The Leahy-Smith America Invents Act ("AIA") was passed by Congress and signed into law in September 2011. The AIA represents the most significant change to U.S. patent law in over 50 years. Most significantly, the AIA aligns parts of U.S. Patent law with that of other countries, provides for a faster examination option, and opens up the playing field for submission of prior art. What are these portions, and when do they take effect? Well, let’s take a look.
If you have an idea, you may not want to sleep on it - the AIA changes U.S. patent law from a first to invent to a first to file system, the system used in most countries. If two inventors separately and independently conceive the same invention, the first one to file a patent on the invention will own the rights to the invention. A prior user who does not file a patent on an invention which someone else does file a patent application on, however, might be able to continue using the invention if they first used the invention for more than one year before the application covering the invention was filed by another.
The AIA also allows you to pay to move to the front of the line – via "Track 1" accelerated examination. Track 1 provides for an accelerated examination schedule for a fee, currently about $4,800.00. The accelerated examination should provide a final disposition(allowance or a final office action) within 12 months of prioritized status being granted.
Also under the AIA, third parties may submit prior art in an application of another. The deadline for submitting prior art by a third party is the later of the first office action mailing or six months after publication of the patent application.
These are some of the major changes that could potentially affect most entities in obtaining a patent. Other provisions of the AIA provide for an entity to file an application on behalf of inventors with assigned rights or an obligation to assign IP rights to the entity, updates to false marking which limits filing a claim to the government or a competitor with injury and which allows marking with an expired patent, elimination of interference proceedings and introduction of a derivation proceeding to determine original inventorship and rule out derivation.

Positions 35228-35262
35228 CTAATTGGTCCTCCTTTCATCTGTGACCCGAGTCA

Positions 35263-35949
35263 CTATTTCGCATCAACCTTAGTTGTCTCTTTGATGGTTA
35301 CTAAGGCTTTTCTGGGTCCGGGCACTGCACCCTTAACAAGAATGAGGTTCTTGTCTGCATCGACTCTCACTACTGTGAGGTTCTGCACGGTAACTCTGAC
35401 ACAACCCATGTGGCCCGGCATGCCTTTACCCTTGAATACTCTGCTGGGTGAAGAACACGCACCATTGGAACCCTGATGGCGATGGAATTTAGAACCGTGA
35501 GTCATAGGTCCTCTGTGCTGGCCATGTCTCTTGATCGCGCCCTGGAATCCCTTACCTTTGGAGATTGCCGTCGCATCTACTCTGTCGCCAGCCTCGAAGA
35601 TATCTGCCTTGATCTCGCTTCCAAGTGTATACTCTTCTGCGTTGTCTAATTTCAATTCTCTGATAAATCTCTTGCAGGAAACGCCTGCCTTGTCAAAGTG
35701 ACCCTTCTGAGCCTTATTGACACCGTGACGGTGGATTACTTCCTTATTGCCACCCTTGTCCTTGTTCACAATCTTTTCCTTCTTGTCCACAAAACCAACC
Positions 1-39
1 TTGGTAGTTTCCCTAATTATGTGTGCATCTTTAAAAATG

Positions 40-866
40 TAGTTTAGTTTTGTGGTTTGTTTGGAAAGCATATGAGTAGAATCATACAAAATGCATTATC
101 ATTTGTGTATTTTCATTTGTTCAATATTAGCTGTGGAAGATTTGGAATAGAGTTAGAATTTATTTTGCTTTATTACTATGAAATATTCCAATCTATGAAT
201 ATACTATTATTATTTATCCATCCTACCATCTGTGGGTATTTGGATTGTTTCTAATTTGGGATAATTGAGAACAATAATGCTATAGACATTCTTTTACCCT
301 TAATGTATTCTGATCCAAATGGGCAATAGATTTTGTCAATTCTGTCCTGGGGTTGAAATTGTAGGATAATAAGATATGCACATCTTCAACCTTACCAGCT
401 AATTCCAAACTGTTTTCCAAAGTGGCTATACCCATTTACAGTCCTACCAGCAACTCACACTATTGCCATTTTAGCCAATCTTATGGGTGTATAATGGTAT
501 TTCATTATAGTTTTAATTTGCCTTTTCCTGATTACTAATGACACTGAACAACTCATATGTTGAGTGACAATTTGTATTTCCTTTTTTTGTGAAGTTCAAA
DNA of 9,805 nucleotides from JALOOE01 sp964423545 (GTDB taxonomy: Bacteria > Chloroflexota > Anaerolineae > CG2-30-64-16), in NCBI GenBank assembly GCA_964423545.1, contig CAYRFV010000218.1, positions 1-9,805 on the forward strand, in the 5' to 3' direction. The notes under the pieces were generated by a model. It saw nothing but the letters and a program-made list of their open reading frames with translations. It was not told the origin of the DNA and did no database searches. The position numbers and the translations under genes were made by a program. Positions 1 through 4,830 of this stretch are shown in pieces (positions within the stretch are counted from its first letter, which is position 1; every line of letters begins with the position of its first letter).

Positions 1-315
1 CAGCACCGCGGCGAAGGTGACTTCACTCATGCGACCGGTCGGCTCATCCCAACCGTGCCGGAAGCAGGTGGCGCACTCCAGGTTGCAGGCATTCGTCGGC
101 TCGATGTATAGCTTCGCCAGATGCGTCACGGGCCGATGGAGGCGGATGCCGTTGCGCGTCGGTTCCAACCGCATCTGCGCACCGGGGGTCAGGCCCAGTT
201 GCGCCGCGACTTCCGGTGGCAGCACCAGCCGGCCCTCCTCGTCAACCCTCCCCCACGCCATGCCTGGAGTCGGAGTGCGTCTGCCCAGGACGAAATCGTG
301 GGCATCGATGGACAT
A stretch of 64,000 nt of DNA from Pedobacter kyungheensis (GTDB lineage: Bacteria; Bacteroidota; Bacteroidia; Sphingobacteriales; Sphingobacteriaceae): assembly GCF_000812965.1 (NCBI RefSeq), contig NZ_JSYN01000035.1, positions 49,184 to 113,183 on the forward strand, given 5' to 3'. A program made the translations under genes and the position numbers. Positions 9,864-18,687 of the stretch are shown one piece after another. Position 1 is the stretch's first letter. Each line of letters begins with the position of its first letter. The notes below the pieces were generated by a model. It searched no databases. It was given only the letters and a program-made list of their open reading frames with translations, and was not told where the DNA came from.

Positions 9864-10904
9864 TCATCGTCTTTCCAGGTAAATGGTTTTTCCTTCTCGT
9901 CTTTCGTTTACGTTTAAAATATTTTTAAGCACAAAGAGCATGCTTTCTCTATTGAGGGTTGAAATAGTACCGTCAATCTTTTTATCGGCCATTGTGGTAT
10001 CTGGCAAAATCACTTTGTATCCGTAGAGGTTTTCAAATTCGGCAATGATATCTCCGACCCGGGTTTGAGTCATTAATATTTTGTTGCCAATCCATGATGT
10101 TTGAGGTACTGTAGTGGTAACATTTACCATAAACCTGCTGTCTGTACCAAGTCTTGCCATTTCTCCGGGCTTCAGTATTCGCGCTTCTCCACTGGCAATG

Mark your calendars, as the provisions take effect (or took effect) as follows: September 16, 2011: Prior Use Defense, False Marking changes; September 26, 2011: Track 1 prioritized filings; September 16, 2012: Third party prior art submission, entity application filing on inventor behalf; March 16, 2013: first to file, derivative proceedings.
In light of these changes, I’m advising my clients to embrace the changes and use them to your advantage. First and foremost, I suggest that my clients start now to develop an internal process for identifying patentable subject matter quickly and efficiently. The streamlined process should consider new IP once or twice a month, and enable a quick turnaround for getting inventions protected if their process provides a green light. Provisional applications can be a quick and efficient way to get an application on file, along with a process for reviewing the business value of an invention a few months before the provisional application expires. Dates of technology usage and development should be recorded, not to establish first conception but for trade secret programs and establishing a prior user right defense. Entities may also consider performing quarterly searches for competitor published patent applications and consider submitting prior art if needed. All companies should also have solid IP assignment provisions in their employment agreements, as well as properly executed assignments for all IP.